ACOs are here. 3-D chess, anyone?

Spock and McCoy in a Battle of 3-D Chess

While three dimensional chess has been around since the 19th century, the world remained blissfully unaware of it until made famous on Star Trek. And from what we’re learning about ACOs, the 3-D chess metaphor is playing out in the markets we serve.

Dig, if you will, the complexity

ACOs will take a bundled payment, manage care across providers for an episode, scrutinize partners for those that can drive the lowest hospital readmissions at the lowest cost, and share in any rewards or penalties. The days are numbered for the fee-for-service payments as we know them. The savings through bundling are just too attractive vs. other experiments the government has tinkered with. Bundling is showing 5% cost reductions, and nothing else even comes close to driving those kinds of savings. That’s great news from a taxpayer’s perspective; but for providers — it will challenge how we sell, how we treat, how we communicate with fellow providers, and how we get paid.

Amidst adversity there’s opportunity

The new normal for post-acute strategy is a 3-dimensional game of chess:

  1. Your strategy
  2. Your local hospital(s) strategy
  3. Your competitor(s) strategy

Your strategy

“Mirror mirror on the wall, who’s the specialist of them all?” Leading providers are thinking hard about what they are good at. We’re seeing the rise of the boutique post-acute care: heart rehab, orthopedic rehab, pick-a-rehab. Models that drive down re-hospitalizations, drive out costs, and drive up quality measures will be winners for ACOs shopping around a market. Specialization creates hyper-efficiencies that will be attractive to ACOs. Ask yourself how you can specialize and squeeze out inefficiencies in the healthcare delivery process. This includes care pathways up (streamline admissions), pathways sideways (using clinical EMR systems to drive more proactive care) and pathways out (as care is transitioned from one team to another, e.g., a handoff between SNF and a home health agency).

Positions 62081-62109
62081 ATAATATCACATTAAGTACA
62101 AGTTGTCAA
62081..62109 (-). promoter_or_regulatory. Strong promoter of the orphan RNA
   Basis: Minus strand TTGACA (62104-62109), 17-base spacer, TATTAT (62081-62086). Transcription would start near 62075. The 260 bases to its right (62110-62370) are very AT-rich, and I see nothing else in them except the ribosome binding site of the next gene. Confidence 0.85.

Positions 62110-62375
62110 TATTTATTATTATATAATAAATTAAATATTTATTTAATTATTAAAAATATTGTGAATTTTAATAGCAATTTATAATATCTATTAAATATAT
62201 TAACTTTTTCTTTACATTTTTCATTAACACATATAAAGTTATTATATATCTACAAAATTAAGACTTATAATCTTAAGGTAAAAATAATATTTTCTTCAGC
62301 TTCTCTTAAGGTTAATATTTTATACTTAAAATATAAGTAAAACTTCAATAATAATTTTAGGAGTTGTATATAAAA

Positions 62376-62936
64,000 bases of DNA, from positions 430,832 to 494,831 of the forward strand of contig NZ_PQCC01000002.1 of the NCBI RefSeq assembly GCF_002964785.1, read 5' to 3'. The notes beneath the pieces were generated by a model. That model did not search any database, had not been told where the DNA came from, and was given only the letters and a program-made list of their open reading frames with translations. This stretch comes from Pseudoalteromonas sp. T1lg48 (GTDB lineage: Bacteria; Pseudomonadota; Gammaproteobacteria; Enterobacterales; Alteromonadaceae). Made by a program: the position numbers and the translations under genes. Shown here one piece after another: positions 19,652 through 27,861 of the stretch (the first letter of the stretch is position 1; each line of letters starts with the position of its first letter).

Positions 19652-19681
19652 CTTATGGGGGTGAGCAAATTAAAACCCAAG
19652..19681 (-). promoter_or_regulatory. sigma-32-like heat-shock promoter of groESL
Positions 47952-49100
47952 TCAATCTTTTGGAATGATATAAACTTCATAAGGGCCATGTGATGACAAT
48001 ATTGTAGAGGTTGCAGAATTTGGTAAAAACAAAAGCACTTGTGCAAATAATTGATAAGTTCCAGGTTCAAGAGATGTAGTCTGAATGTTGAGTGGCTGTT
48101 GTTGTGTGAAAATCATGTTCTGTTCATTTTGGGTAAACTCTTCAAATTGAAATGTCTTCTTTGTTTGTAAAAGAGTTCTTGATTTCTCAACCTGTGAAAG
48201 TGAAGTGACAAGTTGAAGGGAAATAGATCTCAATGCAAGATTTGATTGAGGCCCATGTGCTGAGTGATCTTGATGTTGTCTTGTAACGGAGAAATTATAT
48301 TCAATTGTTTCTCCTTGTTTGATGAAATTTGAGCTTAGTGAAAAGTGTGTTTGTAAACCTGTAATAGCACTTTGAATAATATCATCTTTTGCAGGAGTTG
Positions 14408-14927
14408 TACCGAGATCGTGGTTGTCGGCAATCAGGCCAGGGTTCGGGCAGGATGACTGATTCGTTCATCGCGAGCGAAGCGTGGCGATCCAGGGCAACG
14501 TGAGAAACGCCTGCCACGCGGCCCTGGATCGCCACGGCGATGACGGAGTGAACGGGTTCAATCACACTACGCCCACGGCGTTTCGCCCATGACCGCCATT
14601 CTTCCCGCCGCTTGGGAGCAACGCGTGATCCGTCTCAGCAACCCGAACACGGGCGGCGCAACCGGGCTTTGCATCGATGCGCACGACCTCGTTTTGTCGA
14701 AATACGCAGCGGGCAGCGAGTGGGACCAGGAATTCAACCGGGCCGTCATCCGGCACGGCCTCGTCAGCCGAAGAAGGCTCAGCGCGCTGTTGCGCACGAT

Help is out there: using the same Lean Manufacturing techniques that made Toyota cost efficient, Larson Allen is seeing promise with the same tools to help providers make processes hyper efficient. According to John Richter, Executive Principal for Larson Allen, “The initial results have been surprising – surpassing anything we thought possible. It should not be thought of as cost cutting (although that is the result) – instead it is a mindset shift that results in a new way of doing business focused on value. Committed executives are achieving lower costs and higher quality in the eyes of the customer.”

Your local hospital(s) strategy

Say you’re in a market with 2 forming ACOs, and they are serving slightly different patient populations and struggling with readmission challenges with different DRGs. Should you specialize and partner with both? Or hyper specialize and lock up an exclusive with one vs. the other? Firms like Health Dimensions Group can help you get your hospital strategy in order.

Your competitor(s) strategy

Here’s where things really get interesting. Competition may not come from a provider that looks like you. If you’re a SNF, you may compete with a home health agency, for example, that can produce better outcomes in serving the DRGs that hospitals care about. The other dimension we’re seeing play out is that scale is no longer an advantage. ACOs will shop region by region, market by market, zip code by zip code. They won’t care who is part of a large chain. It’s all about local outcomes. The time may come for major healthcare network consolidation, but for the moment – it’s a regional battle.

So three dimensional chess is here, and it’s a zero sum game: someone wins, someone loses. Regardless of what you choose to do, your strategic sales tool will be reports you drive out of your clinical EMRs. ACOs will be data-driven customers, expecting proof of your results.

I welcome your feedback.

Posted by Loren Claypool, VP & Managing Director, VCPI & CIO Extendicare Healthcare Services, Inc.